Which to Buy – Motorhome or Towable RV?

Buying a motorhome or RV is a big decision, and there are some major differences to consider as you narrow down your search. Depending on factors like family size, towing facilities, budget, and lifestyle preferences, modern travelers can conveniently select the style of RV that best suits their specific needs.

While the final choice is a personal decision, we’re here to help you through the process of purchasing an RV. To get you started, we’ve rounded up a few of the pros and cons of the two major RV categories to help you make the right selection for your lifestyle.

Motorized Unit Pros

  • Motorhomes are often easier to move and set up.
  • Motorhomes can tow vehicles, providing a convenient way to get around when you reach your destination.
  • Many motorhomes have self-leveling jacks, eliminating the worries of stacking blocks.
  • Non-drivers can engage in many activities while you are on the road.
  • You’re equipped with an easily accessible bathroom, kitchen, etc.
  • You don’t have to go out in bad weather to get to the unit when you stop.

 

Motorized Unit Cons

  • When towing, you cannot back up and you must consider the cost and maintenance of the towed vehicle. You may also have towing issues depending on the model of the RV and the model of the towed vehicle.
  • If a repair is needed, the entire unit must go to the shop. You might not be able to stay in the unit and you may have to find other accommodations.
  • There’s a faster depreciation rate because owners must invest a great deal of value into a motorhome.
  • Motorhomes tend to be more expensive than towable RVs, even when factoring in the vehicle needed to tow the towable unit.
  • Motorhomes generally have less living space than travel trailers and fifth wheels.

Towable Unit Pros

  • Since you tow the unit, you can leave the RV and take your vehicle out to explore your destination.
  • Towable units are less expensive and hold their value longer than motorhomes.
  • Towable RVs often have more living space.
  • It is usually the towing vehicle that needs repair, so if your vehicle is in the shop, you still can live in the RV.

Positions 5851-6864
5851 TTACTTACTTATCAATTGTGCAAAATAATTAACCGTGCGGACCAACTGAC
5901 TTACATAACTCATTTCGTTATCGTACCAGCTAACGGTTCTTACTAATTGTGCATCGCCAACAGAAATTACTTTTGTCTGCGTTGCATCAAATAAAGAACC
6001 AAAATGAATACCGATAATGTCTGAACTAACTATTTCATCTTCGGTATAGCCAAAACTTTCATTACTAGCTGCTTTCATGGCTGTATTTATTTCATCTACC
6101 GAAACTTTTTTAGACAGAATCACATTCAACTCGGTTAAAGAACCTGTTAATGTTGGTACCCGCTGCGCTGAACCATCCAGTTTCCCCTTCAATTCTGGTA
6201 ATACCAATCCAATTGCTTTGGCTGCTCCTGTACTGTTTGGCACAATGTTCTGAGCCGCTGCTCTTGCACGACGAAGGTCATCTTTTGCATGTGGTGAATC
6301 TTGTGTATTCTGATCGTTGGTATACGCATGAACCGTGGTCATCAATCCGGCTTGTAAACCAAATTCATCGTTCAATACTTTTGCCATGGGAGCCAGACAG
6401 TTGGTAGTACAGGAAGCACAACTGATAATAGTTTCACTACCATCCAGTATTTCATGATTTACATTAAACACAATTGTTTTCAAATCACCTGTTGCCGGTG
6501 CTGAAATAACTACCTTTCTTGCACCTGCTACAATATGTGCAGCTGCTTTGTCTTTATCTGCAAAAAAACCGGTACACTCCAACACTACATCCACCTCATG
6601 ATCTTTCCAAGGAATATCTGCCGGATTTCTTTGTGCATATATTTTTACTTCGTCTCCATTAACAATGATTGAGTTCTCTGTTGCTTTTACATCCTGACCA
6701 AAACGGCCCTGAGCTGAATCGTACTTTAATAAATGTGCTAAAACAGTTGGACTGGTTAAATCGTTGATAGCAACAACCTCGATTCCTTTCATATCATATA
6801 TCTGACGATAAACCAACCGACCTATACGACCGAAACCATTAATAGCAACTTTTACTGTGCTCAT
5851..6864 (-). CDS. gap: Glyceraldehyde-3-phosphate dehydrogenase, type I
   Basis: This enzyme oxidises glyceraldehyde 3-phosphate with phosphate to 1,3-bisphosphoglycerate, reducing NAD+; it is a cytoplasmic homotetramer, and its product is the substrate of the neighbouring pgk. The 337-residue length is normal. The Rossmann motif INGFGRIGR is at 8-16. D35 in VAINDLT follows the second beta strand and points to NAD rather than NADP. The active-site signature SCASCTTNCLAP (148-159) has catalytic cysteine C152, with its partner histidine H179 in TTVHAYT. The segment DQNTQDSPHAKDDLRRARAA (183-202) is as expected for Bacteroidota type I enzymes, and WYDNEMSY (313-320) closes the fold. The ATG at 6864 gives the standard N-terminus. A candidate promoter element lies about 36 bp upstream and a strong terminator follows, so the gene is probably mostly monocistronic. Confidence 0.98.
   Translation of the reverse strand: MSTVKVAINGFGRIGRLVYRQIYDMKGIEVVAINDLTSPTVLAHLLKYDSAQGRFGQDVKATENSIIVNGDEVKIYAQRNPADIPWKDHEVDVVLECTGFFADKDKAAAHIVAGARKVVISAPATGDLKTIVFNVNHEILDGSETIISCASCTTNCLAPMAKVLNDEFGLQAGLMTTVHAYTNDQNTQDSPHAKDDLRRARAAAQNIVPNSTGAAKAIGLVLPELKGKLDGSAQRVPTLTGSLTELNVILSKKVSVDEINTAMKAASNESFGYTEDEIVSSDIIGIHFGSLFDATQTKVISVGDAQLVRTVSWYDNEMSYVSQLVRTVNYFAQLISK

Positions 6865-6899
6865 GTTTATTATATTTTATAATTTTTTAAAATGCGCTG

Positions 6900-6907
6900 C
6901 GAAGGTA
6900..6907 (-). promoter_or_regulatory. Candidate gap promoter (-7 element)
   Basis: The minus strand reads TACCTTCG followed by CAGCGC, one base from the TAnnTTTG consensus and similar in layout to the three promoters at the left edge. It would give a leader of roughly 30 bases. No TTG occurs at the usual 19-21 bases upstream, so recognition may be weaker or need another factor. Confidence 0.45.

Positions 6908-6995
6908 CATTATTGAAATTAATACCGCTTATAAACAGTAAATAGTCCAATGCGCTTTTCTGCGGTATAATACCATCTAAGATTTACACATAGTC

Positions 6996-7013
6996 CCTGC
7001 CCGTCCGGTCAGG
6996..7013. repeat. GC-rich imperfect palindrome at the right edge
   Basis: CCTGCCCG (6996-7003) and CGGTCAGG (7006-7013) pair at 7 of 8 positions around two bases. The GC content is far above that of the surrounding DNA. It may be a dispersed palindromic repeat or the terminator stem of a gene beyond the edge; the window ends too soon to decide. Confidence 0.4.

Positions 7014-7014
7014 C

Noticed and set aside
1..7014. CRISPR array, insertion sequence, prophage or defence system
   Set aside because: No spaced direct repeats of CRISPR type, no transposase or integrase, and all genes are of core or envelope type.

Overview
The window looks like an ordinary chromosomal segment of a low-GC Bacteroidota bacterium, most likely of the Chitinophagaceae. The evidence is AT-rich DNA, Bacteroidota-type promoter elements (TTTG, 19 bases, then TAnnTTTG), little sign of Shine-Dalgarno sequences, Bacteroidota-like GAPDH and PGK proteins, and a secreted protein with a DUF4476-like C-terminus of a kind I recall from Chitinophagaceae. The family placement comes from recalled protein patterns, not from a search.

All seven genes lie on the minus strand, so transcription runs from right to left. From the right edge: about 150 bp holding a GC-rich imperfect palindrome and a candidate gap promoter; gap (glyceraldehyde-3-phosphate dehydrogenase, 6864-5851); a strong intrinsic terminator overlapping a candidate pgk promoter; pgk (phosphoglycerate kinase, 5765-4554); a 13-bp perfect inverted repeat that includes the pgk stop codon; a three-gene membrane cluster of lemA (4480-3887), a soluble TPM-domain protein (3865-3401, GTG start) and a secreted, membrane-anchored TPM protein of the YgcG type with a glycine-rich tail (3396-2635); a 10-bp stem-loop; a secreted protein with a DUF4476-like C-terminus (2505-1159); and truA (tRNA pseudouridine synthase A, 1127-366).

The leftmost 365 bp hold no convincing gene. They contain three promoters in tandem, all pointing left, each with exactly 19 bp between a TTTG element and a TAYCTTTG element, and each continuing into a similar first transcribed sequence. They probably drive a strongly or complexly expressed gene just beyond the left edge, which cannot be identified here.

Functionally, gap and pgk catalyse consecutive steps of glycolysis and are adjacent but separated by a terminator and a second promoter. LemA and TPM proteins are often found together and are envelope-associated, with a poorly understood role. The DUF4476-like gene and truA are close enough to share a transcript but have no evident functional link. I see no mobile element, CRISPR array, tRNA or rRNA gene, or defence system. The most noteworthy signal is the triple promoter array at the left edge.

Towable Unit Cons

  • Towing and hitching and/or unhitching large trailers can be difficult.
  • Due to overall length of the combined units, finding campsites can be a problem.
  • Non-drivers cannot legally be in the towed trailer while it is moving.
  • Depending on the size of the towable RV, the tow vehicle can be more expensive than the RV.
  • Exploring the destination may be a less comfortable ride in the truck used for towing than in a vehicle towed behind a motorhome.
  • The tow vehicle loan cannot be spread over a long term like RV loans. This might make monthly payments higher on a trailer/tow vehicle combination than on a motorhome.

Whether you choose to select a towable unit or a motorized one, buying a motorhome is a big decision and financial investment. An excellent place to make educated comparisons is at an RV trade show. These events are filled with all types of makes and models that you can tour, along with representatives from manufacturers, dealers, and maintenance companies. These representatives possess experience and industry knowledge, and can assist you in answering any questions you may have.

To ensure that you have a great experience at your first trade show, check out our guide for five RV trade show tips that will guide you to success. And as always, remember that Sun RV Resorts is the premier brand for RV resorts across the country!

 

Sun RV Resorts offers amazing locations from coast to coast! For more information please visit us on www.sunrvresorts.com.

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